The minutes of the Federal Reserve’s January 31-February 1 meeting released last week said we can expect another interest rate increase “fairly soon,” which many people think means at the March 14-15 meeting, just two weeks away. But the bond market doesn’t seem to be buying it. Why not?
According to the minutes, “many participants expressed the view that it might be appropriate to raise the federal funds rate again fairly soon if incoming information on the labor market and inflation was in line with or stronger than their current expectations or if the risks of overshooting the committee’s maximum-employment and inflation objectives increased.”
At her Congressional testimony a week earlier, Fed Chair Janet Yellen was even more hawkish, warning that “waiting too long to remove accommodation would be unwise, potentially requiring the FOMC to eventually raise rates rapidly, which could risk disrupting financial markets and pushing the economy into recession.” That doesn’t sound like someone who’s willing to wait until May, the Fed’s next monetary policy meeting after March (there’s no meeting in April). Continue reading "Why Doesn't The Bond Market Trust The Fed?"→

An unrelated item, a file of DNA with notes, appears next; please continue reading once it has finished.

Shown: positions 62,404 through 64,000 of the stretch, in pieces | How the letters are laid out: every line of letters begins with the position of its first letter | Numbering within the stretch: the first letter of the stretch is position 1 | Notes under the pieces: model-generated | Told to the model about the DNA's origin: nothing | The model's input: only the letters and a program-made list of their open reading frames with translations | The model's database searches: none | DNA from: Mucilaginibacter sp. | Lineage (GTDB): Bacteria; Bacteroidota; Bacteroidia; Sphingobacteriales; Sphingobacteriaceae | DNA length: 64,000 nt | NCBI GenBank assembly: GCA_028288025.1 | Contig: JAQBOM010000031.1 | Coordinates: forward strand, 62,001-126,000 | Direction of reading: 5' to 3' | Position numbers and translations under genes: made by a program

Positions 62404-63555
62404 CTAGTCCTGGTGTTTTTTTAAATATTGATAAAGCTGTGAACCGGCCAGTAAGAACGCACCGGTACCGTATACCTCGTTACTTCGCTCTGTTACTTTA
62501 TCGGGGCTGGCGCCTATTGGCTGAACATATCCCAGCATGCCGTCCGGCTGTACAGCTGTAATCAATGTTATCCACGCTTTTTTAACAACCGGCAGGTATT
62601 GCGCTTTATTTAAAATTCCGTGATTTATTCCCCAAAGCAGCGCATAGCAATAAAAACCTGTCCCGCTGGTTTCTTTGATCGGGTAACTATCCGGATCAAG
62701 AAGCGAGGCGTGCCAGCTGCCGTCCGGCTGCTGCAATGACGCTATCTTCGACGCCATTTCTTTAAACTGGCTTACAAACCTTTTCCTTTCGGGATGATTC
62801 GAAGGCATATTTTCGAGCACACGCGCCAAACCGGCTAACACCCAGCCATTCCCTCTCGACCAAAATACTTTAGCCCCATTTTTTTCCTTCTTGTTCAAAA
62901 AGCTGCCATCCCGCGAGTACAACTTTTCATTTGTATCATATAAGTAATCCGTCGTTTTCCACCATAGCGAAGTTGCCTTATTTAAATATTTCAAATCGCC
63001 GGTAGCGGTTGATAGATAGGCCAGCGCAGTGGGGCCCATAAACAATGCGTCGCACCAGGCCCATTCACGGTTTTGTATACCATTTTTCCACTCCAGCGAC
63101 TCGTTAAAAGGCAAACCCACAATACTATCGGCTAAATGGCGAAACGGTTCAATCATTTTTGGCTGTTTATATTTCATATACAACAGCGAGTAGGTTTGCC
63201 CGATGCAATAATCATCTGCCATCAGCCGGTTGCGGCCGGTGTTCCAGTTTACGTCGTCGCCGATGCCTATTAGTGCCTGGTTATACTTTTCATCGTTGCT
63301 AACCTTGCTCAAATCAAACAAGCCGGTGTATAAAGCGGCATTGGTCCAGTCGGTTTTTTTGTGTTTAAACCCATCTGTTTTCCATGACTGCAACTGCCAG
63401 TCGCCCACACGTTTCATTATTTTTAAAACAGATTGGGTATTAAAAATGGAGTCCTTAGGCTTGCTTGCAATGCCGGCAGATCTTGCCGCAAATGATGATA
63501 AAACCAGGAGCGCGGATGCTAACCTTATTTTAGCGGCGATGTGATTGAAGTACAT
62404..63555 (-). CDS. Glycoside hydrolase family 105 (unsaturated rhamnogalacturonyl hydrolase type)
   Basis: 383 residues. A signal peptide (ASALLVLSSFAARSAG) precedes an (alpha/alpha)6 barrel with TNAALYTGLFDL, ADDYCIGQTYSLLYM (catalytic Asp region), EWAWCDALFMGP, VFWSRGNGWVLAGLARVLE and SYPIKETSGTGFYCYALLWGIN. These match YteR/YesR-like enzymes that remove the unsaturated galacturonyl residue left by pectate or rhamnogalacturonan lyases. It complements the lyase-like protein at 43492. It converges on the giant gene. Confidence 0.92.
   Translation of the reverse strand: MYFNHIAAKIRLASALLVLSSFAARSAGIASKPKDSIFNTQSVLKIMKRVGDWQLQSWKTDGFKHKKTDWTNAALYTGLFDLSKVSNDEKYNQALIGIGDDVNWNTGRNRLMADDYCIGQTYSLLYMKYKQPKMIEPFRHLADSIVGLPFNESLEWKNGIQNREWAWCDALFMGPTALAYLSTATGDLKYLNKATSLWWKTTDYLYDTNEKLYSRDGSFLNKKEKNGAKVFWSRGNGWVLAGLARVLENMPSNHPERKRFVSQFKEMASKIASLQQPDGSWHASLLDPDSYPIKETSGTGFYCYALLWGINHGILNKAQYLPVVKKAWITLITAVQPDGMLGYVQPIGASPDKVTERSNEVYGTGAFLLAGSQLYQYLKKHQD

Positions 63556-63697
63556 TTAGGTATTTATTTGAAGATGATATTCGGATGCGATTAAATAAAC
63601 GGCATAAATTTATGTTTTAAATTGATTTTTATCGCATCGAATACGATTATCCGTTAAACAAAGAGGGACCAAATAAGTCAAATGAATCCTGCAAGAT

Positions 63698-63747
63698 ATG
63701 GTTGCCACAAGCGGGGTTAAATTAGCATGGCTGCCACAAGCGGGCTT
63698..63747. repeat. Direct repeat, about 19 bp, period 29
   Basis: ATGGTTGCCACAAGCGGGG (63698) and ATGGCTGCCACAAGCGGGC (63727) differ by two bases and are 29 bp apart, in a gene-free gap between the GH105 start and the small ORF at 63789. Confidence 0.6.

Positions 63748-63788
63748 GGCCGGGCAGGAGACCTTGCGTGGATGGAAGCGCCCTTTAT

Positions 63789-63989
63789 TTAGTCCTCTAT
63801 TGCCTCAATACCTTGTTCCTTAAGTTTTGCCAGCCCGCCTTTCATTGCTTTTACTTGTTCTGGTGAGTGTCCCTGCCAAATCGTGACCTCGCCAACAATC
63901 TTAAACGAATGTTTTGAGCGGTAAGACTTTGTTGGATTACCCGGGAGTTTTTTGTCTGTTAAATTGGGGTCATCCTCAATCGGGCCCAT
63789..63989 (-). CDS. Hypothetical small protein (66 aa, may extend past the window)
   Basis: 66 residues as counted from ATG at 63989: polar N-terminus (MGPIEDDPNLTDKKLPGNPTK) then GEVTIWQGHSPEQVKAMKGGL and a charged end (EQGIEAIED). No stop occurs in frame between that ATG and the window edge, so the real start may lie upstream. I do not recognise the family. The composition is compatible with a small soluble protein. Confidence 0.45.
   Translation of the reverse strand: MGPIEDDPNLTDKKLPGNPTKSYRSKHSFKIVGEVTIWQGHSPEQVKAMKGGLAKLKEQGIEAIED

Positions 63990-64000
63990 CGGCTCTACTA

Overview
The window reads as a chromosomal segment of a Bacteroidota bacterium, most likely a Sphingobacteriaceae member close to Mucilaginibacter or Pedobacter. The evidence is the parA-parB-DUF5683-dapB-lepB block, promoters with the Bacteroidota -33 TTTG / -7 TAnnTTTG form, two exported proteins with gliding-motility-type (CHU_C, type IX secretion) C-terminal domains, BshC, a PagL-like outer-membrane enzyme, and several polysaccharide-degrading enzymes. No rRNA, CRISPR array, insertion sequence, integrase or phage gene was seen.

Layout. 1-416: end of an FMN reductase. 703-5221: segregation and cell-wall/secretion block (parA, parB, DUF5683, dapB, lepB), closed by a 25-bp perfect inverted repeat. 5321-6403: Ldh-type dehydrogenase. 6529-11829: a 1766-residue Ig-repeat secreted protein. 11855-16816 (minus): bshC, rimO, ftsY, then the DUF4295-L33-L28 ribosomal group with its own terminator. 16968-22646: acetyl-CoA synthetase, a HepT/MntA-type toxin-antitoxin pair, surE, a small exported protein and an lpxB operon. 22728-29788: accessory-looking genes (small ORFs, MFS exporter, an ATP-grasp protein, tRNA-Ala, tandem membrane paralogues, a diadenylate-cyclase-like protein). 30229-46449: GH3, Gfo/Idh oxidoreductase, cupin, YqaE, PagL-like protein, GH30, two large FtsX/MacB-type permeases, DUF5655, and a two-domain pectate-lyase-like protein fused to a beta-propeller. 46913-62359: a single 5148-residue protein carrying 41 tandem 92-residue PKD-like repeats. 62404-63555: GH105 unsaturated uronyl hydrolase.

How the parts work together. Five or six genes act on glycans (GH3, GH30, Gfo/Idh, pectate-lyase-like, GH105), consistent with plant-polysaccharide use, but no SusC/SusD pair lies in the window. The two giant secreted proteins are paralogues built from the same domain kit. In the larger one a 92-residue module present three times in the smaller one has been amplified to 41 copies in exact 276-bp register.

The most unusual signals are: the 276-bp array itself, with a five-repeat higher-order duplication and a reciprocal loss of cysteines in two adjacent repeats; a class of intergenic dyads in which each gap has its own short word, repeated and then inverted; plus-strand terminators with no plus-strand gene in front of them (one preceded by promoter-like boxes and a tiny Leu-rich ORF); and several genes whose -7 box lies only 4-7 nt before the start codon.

You may not have noticed it, but before last Wednesday the bond market had been in kind of a mini-rally for the previous month. On Tuesday, the benchmark 10-year Treasury note fell to 2.32%, its lowest level since the end of November. That was down from 2.60% in mid-December, which also happened to be its highest mark since 2014.
But by the end of the week the yield on the 10-year had jumped back up to 2.47%, up 15 basis points in just three days. What happened to put the brakes so suddenly on this rally? Why, Janet Yellen spoke, and when Janet Yellen speaks – well, you know the rest.
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